Alcohol is still one of the most 'swept under the carpet' addictions within the UK, with many turning a blind eye to the dangers of over drinking and the affects that it can have on a someone's life. Plus it is not just the single affect to someone's own health, but the damaging repercussions it can have on family and work life. One way to help is to raise awareness of the problems that drinking too much alcohol can have and to understand that for many the problem is only really identified once damage is done. Raising awareness offers people the chance and choice to identfy the warning signs before the problems become too significant and damaging.
Our talkhealth survey in December was aimed at both raising the problems of drinking along with asking people to recognise their own relationship with alcohol. Over 500 people completed the survey with 82% saying that they do drink alcohol. The most common age that people took their first drink was between the ages of 15-17 years old.
For most wine was identified as the most popular drink, followed by spirits and then larger. Whereas a few years ago, most people would drink outside the home, statistics now show that many drink at home, and this is demonstrated by 92% of our respondents drinking at home.
The good news is that our survey reflected that most people now certainly appear to understand the guidelines as stated by the Department of Health that are safe to drink - Women 2-3 units a day and Men 3-4 units a day. To check your units NHS Choices have a very easy to use 'Alcohol Unit Calculator' so you can find out exactly how many units you are drinking.
Drinking at home and children - we asked people would they allow someone under the age of 16 to drink in their home and 78% said they wouldn't allow the consumption of alcohol in their home by some one under this age. Legally children from the age of 5 are allowed to drink alcohol if supervised by an adult - but this isn't a widely know fact - with 62% of people believing the age is over 15. Based on the above two points - does this raise the issue that people believe that the age for children to drink alcohol in the home should change?... Something to be considered....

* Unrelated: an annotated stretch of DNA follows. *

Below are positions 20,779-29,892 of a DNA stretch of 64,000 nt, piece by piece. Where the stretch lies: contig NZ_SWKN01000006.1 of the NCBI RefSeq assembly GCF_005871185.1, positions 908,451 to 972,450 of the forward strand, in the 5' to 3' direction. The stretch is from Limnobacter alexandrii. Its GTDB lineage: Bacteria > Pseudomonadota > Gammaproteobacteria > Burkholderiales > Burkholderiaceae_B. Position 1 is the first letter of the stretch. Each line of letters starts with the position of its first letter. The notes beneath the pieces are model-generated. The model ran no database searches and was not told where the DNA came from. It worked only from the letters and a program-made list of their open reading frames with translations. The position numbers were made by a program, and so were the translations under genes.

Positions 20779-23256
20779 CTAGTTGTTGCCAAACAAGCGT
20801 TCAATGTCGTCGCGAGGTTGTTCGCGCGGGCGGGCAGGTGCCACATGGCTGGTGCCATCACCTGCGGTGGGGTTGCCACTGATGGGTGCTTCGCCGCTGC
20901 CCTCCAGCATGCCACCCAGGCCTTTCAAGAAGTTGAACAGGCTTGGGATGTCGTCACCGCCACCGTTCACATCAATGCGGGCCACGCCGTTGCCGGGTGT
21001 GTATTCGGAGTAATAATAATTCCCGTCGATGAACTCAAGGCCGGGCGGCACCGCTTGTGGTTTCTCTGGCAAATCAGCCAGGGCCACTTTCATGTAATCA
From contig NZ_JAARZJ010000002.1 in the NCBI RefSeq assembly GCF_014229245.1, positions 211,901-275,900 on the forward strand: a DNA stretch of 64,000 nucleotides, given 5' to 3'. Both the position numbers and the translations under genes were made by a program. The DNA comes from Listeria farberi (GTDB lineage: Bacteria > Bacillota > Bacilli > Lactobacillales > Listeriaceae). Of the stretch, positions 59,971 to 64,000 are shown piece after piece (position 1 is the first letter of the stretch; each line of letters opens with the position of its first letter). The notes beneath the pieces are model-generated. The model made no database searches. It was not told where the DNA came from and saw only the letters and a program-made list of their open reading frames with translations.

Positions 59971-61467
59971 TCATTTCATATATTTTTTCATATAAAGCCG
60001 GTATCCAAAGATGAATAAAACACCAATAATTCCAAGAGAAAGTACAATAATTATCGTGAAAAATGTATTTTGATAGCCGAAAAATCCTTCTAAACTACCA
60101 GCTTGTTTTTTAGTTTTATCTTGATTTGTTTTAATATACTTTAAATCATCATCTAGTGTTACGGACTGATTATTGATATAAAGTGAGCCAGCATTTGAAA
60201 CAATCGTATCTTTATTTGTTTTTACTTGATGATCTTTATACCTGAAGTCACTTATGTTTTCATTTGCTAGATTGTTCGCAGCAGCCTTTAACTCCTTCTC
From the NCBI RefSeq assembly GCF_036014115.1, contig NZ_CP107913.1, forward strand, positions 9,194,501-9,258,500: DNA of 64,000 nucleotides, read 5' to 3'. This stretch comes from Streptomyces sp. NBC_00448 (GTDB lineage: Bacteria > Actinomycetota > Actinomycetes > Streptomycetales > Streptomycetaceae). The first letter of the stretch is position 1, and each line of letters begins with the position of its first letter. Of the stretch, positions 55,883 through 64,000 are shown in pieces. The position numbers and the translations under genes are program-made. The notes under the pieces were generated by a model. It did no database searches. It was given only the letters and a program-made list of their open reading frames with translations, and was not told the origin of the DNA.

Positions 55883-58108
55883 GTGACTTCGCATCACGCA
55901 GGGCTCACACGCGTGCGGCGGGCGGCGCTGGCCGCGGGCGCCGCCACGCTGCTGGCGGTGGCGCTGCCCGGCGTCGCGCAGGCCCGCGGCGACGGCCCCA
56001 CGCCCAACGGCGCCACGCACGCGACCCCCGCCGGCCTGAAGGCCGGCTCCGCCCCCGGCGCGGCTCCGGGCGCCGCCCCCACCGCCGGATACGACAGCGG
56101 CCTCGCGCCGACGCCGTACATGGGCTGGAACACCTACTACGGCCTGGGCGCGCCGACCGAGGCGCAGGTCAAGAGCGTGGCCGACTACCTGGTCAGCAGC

Drinking and pregnancy - there always seems to be the yes and no group - but clearly in moderation, and it would seem from our survey that most people (84%) feel that it is safer and advisable not to drink during this time.
We asked if you or someone you know, has ever been concerned about the amount of alcohol consumed, with 62% answering yes, but only 19% actually seeking help to address these concerns. When alcohol has such far reaching affects the amount of people seeking help in any form is low and suggests that we as a society have quite a long way to travel in order to help people ... and that starting block as mentioned earlier is for education and awareness to start solving the problems alcohol presents to both individuals and society. However we asked if you were told by a medical professional that alcohol was affecting your physical and mental health what would you do about it - 48% of you said you would stop and 37% said you would reduce your level of intake. Concluding, the more we can understand properly what too much consumption of alcohol can do to us... the more likely we are to react positively. Health education is a great tool but needs to offer a consistant message and one that people can relate to, and understand the meaning to them - and not 'thats a problem other people have'.
If you would like to speak to our experts about any concerns or problems you have either directly or indireclty around alcohol, we are running a online clinic between on Drink Awareness between 8-15 December 2014. After the clinic is closed, it is still available for everyone to read the Q&A session.
If you're interested in a detailed analysis of the results for these surveys please contact us.